History of the United States of America, from the Discovery of the Continent - Vol. 3

By George Bancroft | Go to book overview

CHAPTER XIX.
PARLIAMENT WILL HAVE AN AMERI-
CAN ARMY AND AN AMERICAN REVENUE. ADMINISTRATION OF GRAFTON

MARCH–JULY 1767.

THE eclipse of Chatham left Charles Townshend the lord of the ascendant. He was a man of wonderful endowments, dashed with follies and indiscretion. Impatient of waiting, his ruling passion was present success. He was ever carried away by the immediate object of his desires. In the house of commons, his brilliant oratory took its inspiration from the prevailing opinion; and, careless of consistency, heedless whom lie deserted or whom he joined, he followed the floating indications of the loudest cheers. Applause was the temptation which he had no power to resist. Gay, volatile, and fickle, he lived for the hour and shone for the hour, without the thought of founding an enduring name. Finding Chatham not likely to reappear, his uncontrolled imagination was devising schemes to forward his own ambition, and he turned to pay the greatest court wherever political appearances were most inviting.

In the cabinet meeting, held on the twelfth of March 1767, at the house of Grafton, Townshend assumed to dictate to the ministry its colonial policy, and threatened an appeal from its disapproval to the house. A letter from Shelburne urged Chatham to remove him; but Chatham was too ill to do so, or to give advice. Shelburne continued to protect American liberty as well as he could, but was powerless to control events, for Grafton and even Camden yielded to Townshend’s impetuosity.

The disappearance of Chatham reanimated the dissatisfied factions of the aristocracy; Rockingham gave assurances that his friends, without whom, he persuaded himself, nothing

-245-

Notes for this page

Add a new note
If you are trying to select text to create highlights or citations, remember that you must now click or tap on the first word, and then click or tap on the last word.
One moment ...
Default project is now your active project.
Project items

Items saved from this book

This book has been saved
Highlights (0)
Some of your highlights are legacy items.

Highlights saved before July 30, 2012 will not be displayed on their respective source pages.

You can easily re-create the highlights by opening the book page or article, selecting the text, and clicking “Highlight.”

Citations (0)
Some of your citations are legacy items.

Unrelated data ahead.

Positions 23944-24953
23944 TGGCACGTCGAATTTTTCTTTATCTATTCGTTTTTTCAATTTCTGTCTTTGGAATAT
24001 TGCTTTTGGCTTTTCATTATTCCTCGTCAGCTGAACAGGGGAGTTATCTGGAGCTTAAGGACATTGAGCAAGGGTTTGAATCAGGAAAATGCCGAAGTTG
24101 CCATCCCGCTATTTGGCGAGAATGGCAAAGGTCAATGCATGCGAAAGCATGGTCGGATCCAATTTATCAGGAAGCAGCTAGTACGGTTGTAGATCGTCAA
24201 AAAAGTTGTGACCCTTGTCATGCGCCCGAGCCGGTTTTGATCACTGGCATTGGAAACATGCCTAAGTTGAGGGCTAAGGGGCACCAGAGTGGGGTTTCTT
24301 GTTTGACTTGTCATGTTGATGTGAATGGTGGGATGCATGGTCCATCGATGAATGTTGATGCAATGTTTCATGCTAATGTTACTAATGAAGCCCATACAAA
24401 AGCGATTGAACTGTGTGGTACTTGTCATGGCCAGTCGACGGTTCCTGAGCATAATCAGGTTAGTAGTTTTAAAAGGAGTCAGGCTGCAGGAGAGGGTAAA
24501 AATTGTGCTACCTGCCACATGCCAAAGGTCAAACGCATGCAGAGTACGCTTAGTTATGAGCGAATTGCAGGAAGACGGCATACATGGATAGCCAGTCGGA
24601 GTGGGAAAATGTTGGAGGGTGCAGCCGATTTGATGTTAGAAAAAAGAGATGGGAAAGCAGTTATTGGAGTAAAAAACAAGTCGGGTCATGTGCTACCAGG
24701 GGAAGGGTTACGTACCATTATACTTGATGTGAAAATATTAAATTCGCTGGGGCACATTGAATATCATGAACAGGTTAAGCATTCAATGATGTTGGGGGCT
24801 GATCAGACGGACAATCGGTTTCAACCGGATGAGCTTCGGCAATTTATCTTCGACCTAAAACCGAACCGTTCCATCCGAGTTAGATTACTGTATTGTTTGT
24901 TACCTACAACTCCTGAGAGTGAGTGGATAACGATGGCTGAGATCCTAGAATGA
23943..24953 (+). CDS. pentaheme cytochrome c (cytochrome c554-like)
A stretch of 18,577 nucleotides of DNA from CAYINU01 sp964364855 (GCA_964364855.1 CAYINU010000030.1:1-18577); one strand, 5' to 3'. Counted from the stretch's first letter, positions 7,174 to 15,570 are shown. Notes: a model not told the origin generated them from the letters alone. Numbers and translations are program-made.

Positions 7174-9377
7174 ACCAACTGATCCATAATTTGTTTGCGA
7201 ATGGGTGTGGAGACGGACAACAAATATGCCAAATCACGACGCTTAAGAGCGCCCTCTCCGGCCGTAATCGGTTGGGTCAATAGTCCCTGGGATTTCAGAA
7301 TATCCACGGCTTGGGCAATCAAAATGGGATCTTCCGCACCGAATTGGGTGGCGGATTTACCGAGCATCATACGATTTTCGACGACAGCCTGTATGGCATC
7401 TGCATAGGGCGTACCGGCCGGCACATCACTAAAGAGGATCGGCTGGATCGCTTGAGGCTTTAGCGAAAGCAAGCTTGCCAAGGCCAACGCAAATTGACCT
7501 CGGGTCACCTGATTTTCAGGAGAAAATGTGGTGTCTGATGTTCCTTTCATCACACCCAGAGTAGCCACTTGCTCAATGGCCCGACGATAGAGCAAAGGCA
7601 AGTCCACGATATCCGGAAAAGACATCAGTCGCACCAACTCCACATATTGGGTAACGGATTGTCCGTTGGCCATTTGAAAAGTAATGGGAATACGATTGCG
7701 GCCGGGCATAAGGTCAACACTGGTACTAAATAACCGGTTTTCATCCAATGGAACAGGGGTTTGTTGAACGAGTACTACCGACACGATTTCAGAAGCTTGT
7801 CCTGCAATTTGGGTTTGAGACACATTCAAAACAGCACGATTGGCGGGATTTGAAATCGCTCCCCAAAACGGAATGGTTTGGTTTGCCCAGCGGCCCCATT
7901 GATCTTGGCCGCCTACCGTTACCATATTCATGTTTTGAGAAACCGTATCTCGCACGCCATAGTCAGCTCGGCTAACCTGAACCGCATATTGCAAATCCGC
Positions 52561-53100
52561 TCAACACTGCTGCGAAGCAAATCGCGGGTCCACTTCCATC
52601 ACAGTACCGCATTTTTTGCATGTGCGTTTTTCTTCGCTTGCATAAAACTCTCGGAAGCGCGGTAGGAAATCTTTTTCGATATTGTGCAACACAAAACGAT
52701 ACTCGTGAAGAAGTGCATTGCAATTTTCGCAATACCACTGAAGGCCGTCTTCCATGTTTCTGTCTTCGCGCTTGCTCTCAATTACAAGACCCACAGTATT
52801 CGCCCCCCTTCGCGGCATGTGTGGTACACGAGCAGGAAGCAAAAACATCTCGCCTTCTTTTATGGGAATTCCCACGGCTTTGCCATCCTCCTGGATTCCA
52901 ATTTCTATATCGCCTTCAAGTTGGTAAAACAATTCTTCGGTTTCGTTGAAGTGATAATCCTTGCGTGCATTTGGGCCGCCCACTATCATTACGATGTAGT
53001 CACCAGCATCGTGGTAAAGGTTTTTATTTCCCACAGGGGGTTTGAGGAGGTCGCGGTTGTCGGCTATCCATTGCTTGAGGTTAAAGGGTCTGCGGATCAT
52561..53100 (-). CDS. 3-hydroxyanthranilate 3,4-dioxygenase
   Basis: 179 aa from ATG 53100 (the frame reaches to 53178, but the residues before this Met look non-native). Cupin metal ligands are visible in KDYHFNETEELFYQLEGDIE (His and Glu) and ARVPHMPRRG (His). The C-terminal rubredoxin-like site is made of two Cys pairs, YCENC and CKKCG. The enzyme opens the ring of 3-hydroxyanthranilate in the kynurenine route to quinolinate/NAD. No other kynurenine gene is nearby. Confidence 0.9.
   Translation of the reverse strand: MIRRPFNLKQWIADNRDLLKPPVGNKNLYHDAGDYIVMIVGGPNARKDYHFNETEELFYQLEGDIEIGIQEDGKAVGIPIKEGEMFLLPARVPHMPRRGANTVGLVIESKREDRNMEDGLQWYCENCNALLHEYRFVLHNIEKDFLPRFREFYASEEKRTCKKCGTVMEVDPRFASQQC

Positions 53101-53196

Any citation created before July 30, 2012 will labeled as a “Cited page.” New citations will be saved as cited passages, pages or articles.

We also added the ability to view new citations from your projects or the book or article where you created them.

Notes (0)
Bookmarks (0)

You have no saved items from this book

Project items include:
  • Saved book/article
  • Highlights
  • Quotes/citations
  • Notes
  • Bookmarks
Notes
Cite this page

Cited page

Style
Citations are available only to our active members.
Buy instant access to cite pages or passages in MLA, APA and Chicago citation styles.

(Einhorn, 1992, p. 25)

(Einhorn 25)

1. Lois J. Einhorn, Abraham Lincoln, the Orator: Penetrating the Lincoln Legend (Westport, CT: Greenwood Press, 1992), 25, http://www.questia.com/read/27419298.

Cited page

Bookmark this page
History of the United States of America, from the Discovery of the Continent - Vol. 3
Table of contents

Table of contents

Settings

Settings

Typeface
Text size Smaller Larger Reset View mode
Search within

Search within this book

Look up

Look up a word

  • Dictionary
  • Thesaurus
Please submit a word or phrase above.
Print this page

Print this page

Why can't I print more than one page at a time?

Help
Full screen
/ 490

matching results for page

    Questia reader help

    How to highlight and cite specific passages

    1. Click or tap the first word you want to select.
    2. Click or tap the last word you want to select, and you’ll see everything in between get selected.
    3. You’ll then get a menu of options like creating a highlight or a citation from that passage of text.

    OK, got it!

    Cited passage

    Style
    Citations are available only to our active members.
    Buy instant access to cite pages or passages in MLA, APA and Chicago citation styles.

    "Portraying himself as an honest, ordinary person helped Lincoln identify with his audiences." (Einhorn, 1992, p. 25).

    "Portraying himself as an honest, ordinary person helped Lincoln identify with his audiences." (Einhorn 25)

    "Portraying himself as an honest, ordinary person helped Lincoln identify with his audiences."1

    1. Lois J. Einhorn, Abraham Lincoln, the Orator: Penetrating the Lincoln Legend (Westport, CT: Greenwood Press, 1992), 25, http://www.questia.com/read/27419298.

    Cited passage

    Thanks for trying Questia!

    Please continue trying out our research tools, but please note, full functionality is available only to our active members.

    Your work will be lost once you leave this Web page.

    Buy instant access to save your work.

    Already a member? Log in now.

    Author Advanced search

    Oops!

    An unknown error has occurred. Please click the button below to reload the page. If the problem persists, please try again in a little while.